Afghan President Hamid Karzai strongly criticized the way the American-led coalition is conducting the war against terrorists in his country during an interview with the New York Times on Friday.
A Saturday story in the Times said Karzai wants American forces to stop arresting suspected Taliban members and sympathizers. Fear of these arrests, and past mistreatment, is only discouraging Taliban from voluntarily surrendering their arms, he said.
Karzai also blamed American forces, together with some Afghan warlords, for driving the Taliban out of the country and into the inaccessible tribal areas of Pakistan, where they have been able to regroup and rearm.
“That should not have happened,” he said.
The real terrorist threat is in those Taliban and al-Qaida sanctuaries in Pakistan, which must be closed off, Karzai said.
“If you want to live, and live in peace, and work for prosperity, that has to happen,” Karzai said, according to the Times. “The sanctuaries must go, period.”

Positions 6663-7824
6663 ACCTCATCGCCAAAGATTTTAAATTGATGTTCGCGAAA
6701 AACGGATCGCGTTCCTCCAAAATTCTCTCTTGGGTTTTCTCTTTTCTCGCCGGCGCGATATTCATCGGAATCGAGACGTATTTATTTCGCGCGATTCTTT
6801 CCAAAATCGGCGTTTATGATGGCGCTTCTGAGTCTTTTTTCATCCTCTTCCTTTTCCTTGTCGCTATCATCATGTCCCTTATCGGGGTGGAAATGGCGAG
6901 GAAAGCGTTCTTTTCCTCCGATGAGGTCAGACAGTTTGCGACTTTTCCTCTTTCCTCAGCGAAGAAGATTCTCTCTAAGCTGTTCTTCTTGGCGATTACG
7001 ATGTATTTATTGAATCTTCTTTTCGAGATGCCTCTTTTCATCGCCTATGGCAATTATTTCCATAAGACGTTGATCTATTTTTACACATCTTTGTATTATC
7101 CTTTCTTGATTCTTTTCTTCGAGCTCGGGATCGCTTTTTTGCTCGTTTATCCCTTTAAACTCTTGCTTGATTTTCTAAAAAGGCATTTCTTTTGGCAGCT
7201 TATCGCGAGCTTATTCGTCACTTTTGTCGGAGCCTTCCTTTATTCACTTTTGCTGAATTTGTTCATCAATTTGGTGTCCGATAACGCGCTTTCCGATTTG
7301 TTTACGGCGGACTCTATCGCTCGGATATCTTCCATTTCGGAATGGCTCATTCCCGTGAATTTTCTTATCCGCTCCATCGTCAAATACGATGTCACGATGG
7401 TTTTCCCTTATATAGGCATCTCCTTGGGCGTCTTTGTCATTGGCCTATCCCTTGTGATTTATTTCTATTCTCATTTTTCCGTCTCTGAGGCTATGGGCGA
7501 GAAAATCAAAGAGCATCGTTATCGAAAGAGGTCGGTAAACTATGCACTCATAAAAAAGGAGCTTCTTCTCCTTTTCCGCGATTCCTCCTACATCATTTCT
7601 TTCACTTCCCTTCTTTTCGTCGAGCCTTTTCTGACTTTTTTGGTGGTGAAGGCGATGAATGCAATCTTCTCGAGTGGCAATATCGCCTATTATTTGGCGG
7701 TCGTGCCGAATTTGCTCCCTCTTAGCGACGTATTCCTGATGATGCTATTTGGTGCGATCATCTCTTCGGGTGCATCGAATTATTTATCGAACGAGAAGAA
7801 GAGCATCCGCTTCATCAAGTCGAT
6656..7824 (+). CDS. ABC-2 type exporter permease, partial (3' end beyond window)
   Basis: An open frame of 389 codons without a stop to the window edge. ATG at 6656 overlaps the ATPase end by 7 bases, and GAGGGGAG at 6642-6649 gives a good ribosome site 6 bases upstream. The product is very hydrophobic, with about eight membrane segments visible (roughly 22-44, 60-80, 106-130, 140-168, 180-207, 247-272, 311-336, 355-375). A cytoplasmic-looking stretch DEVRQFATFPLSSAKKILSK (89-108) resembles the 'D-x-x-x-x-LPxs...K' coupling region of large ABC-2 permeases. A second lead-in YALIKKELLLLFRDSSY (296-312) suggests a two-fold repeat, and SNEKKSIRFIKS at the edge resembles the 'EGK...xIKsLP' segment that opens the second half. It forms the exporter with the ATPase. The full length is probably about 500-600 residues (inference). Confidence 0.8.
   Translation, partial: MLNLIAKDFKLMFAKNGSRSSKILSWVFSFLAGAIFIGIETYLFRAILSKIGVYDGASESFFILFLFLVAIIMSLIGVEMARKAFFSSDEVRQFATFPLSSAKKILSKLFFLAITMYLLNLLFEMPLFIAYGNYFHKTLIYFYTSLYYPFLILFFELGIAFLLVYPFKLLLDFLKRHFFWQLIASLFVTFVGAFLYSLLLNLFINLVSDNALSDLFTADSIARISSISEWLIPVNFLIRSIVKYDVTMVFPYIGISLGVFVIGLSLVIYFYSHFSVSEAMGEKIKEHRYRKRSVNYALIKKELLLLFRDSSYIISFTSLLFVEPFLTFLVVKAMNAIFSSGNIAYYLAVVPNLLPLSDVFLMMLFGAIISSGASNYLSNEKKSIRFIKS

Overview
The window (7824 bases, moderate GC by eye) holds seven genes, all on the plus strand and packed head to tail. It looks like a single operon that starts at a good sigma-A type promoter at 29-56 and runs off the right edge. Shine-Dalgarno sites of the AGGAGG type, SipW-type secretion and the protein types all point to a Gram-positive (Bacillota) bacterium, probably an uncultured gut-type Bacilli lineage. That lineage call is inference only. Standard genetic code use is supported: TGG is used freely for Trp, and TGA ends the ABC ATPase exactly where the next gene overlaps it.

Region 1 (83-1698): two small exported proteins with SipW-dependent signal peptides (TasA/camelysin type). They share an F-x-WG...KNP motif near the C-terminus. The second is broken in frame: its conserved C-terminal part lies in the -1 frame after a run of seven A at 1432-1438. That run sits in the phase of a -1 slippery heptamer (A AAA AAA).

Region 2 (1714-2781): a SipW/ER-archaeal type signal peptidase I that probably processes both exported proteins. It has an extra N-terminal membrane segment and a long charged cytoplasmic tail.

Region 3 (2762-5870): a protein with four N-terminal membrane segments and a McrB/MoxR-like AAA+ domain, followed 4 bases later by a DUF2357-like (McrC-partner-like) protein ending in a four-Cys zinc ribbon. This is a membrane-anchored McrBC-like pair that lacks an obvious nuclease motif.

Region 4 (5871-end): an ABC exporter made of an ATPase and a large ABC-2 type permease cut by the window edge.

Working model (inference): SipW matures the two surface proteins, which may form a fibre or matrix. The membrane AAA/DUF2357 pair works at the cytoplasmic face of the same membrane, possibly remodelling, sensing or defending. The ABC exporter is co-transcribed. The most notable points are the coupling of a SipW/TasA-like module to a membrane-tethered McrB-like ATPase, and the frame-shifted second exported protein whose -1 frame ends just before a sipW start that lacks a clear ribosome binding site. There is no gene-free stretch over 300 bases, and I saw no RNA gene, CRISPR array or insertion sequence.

But instead, American forces continue to focus their searches for terrorists in Afghan villages, causing needless civilian casualties, Karzai said.
Even though NATO says civilian casualties have dropped substantially since last year, they must cease completely, the president said.
The number of civilian casualties “seriously undermines our efforts to have an effective campaign against terrorism,” he said.
Karzai is facing re-election next year, after spending six years in office. His criticisms may be a way of showing his countrymen that he is an independent leader, unafraid to challenge the coalition and NATO forces involved in Afghanistan.